Several suggestions were offered to me by readers when I was trying to decide how best to structure the Autumn of Agile screencast series. One of the challenges of this screencast series is that unlike the previous Summer of NHibernate series that focuses on just a single technology for its entire length, the Autumn of Agile series is designed to showcase multiple technologies and practices all at once (or at least in a logical self-reinforcing sequence). As such, there is not going to be the same opportunity to dig as deeply into each technology and practice as might be needed to form a complete learn-from-zero training experience.
One of the suggestions I received was for me to provide some reference material (or at least links to other people’s materials ) on the topics that were to be covered in the immediately to-be-released session. This would allow viewers to do some up front research on the topics and issues covered in the screencasts so that the screencast itself wouldn’t have to be 100% detailed on every how-to point on every concept/topic/technology that was demonstrated.
So without further ado, here is the list of reference links for the upcoming screencast, Autumn of Agile: Iteration 0 – Part A.
- Wikipedia on User Stories
- The Advantages of User Stories for Requirements
- Considerations for writing good user stories
- Scott Ambler on User Stories
- TargetProcess Agile project management toolset
Feel free to bone up on the the concepts in the above links before the next screencast installment is released. I hope this helps and I’d be interested in feedback about whether people feel this part of the process is of value or if I’m just wasting my time with this.
i think you should go with your original plan and i very much like the topic you listed for agile screen cast and if you started planing your screen cast based on what other thinks/wants then i don’t know what you will come-up with.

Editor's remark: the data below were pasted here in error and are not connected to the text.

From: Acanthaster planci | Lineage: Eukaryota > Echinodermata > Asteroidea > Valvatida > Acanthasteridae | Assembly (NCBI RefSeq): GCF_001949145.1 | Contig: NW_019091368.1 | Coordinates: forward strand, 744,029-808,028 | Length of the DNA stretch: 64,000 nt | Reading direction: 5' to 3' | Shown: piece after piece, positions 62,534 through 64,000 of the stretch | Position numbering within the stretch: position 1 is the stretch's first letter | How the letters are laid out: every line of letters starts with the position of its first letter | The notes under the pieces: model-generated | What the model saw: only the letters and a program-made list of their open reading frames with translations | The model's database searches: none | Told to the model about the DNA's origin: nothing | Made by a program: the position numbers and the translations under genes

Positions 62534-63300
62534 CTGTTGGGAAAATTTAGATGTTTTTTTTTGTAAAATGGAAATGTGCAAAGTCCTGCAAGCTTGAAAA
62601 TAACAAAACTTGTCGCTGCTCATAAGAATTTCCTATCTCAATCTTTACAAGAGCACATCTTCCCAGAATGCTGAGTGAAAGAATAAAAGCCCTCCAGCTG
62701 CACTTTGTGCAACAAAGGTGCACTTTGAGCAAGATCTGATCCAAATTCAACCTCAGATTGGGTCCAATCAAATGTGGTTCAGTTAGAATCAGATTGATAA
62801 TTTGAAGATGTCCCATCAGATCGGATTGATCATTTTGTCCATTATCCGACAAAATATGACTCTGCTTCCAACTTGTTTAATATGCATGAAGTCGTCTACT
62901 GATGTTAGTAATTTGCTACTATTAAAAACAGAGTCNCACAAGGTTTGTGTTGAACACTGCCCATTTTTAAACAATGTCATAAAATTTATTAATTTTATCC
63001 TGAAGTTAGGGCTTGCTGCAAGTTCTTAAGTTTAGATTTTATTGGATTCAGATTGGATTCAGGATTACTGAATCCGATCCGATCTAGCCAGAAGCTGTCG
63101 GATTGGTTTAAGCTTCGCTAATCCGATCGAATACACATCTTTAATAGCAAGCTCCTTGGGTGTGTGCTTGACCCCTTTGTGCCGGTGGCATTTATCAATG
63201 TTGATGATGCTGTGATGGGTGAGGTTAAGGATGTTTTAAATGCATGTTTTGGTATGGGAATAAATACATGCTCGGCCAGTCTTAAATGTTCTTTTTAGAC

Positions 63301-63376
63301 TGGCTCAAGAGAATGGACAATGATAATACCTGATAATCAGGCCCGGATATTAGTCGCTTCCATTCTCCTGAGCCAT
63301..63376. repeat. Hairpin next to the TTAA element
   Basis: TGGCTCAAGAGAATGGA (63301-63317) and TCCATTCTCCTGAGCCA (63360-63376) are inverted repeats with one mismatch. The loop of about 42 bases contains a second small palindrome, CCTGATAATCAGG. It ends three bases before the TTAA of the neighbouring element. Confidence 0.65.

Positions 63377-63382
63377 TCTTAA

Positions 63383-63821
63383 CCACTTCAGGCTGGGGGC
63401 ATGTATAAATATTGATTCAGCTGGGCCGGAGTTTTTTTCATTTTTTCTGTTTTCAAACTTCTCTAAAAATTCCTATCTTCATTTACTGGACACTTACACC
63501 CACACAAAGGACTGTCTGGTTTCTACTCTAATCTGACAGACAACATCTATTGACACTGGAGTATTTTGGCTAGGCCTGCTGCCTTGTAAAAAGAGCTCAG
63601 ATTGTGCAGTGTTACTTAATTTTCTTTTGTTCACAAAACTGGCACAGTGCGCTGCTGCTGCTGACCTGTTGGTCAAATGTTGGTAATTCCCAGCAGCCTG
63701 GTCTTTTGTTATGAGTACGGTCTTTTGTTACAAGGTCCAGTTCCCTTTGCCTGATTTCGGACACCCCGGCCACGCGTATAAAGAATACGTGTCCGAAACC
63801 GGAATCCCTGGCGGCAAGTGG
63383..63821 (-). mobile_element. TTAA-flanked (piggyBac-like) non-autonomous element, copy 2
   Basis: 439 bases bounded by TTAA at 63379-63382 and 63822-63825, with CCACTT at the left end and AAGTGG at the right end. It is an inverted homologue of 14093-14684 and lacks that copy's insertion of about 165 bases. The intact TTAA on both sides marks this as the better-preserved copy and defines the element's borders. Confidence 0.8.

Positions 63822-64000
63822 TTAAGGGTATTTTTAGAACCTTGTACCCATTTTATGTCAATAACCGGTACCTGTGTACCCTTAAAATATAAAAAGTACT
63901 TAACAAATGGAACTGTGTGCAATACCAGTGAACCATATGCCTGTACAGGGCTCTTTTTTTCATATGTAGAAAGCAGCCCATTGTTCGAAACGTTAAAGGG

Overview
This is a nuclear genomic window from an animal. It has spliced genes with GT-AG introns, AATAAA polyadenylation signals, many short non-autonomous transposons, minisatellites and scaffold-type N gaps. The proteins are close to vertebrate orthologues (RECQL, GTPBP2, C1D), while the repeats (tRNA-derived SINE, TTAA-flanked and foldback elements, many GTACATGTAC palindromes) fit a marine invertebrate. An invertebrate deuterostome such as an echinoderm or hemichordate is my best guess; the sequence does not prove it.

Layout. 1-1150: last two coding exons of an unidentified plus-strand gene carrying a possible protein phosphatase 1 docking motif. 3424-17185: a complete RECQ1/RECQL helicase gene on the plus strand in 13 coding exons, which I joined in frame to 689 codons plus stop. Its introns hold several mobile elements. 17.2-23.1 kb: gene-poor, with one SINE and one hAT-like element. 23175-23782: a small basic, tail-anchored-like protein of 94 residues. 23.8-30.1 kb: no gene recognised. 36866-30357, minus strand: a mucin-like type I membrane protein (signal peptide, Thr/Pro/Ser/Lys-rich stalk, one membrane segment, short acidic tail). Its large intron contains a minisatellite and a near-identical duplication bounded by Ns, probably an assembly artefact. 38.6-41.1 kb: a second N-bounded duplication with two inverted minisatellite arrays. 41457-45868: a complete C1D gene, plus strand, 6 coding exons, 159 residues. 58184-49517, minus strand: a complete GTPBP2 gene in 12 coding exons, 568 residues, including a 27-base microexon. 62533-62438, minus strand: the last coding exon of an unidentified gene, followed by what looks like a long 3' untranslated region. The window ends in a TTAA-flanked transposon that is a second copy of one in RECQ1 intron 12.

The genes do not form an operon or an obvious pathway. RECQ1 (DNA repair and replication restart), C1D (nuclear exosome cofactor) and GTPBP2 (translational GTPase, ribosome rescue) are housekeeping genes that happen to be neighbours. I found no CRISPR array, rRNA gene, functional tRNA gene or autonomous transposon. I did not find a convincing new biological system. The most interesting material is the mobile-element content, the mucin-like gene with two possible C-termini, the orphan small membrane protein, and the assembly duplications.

oh i like to see 100% detailed on every how-to point on every concept/topic/technology otherwise it will be like news reader or something where you just pointing ref without talk which it will hard to swallow (for me).
As discussed in my past post where I wrestled with the challenges of doing 100% training coverage on all aspects of all of the technologies and techniques that I plan to try to weave together into a coherent whole, I’m going to have to do a mid-level dive into many topics, a little deeper dive into some, and a very shallow toe-in-the-water in many others in order to keep the series focused on the higher level aspects of how all these things go together and reinforce each other rather than taking the time to dig into all of the nuances of each of them in tremendous detail.
I could spend two or three hours just on Unit Testing, another several hours or more on mocking techniques, at least three to four hours on Continuous Integration environments, at least a day on requirements gathering and iteration planning, etc., etc. and in the end, I would *still* just have scratched the surface of many of these kinds of topics.
Whole multi-day classes could be needed in Domain Driven Development techniques in order to provide everyone a complete understanding of DDD fundamentals and yet there would still be nuances left unaddressed. And don’t get me started on TDD techniques 🙂